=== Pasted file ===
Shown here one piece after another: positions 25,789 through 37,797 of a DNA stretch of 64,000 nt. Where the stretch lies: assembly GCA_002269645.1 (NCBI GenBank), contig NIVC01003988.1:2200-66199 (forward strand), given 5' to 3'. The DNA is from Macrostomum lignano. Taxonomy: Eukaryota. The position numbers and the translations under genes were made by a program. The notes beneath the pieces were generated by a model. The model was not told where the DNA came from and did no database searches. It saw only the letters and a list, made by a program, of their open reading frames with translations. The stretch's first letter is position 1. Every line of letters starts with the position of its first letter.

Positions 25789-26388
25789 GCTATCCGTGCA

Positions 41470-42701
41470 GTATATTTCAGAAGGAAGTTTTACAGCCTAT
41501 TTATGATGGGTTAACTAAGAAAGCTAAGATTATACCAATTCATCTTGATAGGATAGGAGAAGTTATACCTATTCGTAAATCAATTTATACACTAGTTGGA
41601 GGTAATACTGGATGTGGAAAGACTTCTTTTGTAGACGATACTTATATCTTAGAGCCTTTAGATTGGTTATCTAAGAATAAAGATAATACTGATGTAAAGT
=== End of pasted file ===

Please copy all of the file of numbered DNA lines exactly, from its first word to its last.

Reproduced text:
Shown here one piece after another: positions 25,789 through 37,797 of a DNA stretch of 64,000 nt. Where the stretch lies: assembly GCA_002269645.1 (NCBI GenBank), contig NIVC01003988.1:2200-66199 (forward strand), given 5' to 3'. The DNA is from Macrostomum lignano. Taxonomy: Eukaryota. The position numbers and the translations under genes were made by a program. The notes beneath the pieces were generated by a model. The model was not told where the DNA came from and did no database searches. It saw only the letters and a list, made by a program, of their open reading frames with translations. The stretch's first letter is position 1. Every line of letters starts with the position of its first letter.

Positions 25789-26388
25789 GCTATCCGTGCA

Positions 41470-42701
41470 GTATATTTCAGAAGGAAGTTTTACAGCCTAT
41501 TTATGATGGGTTAACTAAGAAAGCTAAGATTATACCAATTCATCTTGATAGGATAGGAGAAGTTATACCTATTCGTAAATCAATTTATACACTAGTTGGA
41601 GGTAATACTGGATGTGGAAAGACTTCTTTTGTAGACGATACTTATATCTTAGAGCCTTTAGATTGGTTATCTAAGAATAAAGATAATACTGATGTAAAGT